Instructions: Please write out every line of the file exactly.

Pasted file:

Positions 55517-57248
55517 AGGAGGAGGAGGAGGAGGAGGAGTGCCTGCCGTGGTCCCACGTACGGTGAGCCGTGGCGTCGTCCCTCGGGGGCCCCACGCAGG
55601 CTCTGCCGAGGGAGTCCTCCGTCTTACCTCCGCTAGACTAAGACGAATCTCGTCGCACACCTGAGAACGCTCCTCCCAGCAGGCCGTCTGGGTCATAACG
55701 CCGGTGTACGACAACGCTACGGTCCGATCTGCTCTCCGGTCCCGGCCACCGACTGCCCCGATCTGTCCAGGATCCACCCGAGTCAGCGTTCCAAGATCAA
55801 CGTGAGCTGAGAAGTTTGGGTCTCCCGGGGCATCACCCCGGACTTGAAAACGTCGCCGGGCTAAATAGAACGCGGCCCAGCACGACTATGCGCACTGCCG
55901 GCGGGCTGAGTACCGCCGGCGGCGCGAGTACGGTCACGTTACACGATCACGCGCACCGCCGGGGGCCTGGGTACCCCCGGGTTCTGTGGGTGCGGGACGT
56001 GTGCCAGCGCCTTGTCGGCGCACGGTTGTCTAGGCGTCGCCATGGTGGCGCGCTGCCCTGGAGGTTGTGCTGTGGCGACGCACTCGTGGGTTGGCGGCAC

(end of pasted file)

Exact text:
Positions 55517-57248
55517 AGGAGGAGGAGGAGGAGGAGGAGTGCCTGCCGTGGTCCCACGTACGGTGAGCCGTGGCGTCGTCCCTCGGGGGCCCCACGCAGG
55601 CTCTGCCGAGGGAGTCCTCCGTCTTACCTCCGCTAGACTAAGACGAATCTCGTCGCACACCTGAGAACGCTCCTCCCAGCAGGCCGTCTGGGTCATAACG
55701 CCGGTGTACGACAACGCTACGGTCCGATCTGCTCTCCGGTCCCGGCCACCGACTGCCCCGATCTGTCCAGGATCCACCCGAGTCAGCGTTCCAAGATCAA
55801 CGTGAGCTGAGAAGTTTGGGTCTCCCGGGGCATCACCCCGGACTTGAAAACGTCGCCGGGCTAAATAGAACGCGGCCCAGCACGACTATGCGCACTGCCG
55901 GCGGGCTGAGTACCGCCGGCGGCGCGAGTACGGTCACGTTACACGATCACGCGCACCGCCGGGGGCCTGGGTACCCCCGGGTTCTGTGGGTGCGGGACGT
56001 GTGCCAGCGCCTTGTCGGCGCACGGTTGTCTAGGCGTCGCCATGGTGGCGCGCTGCCCTGGAGGTTGTGCTGTGGCGACGCACTCGTGGGTTGGCGGCAC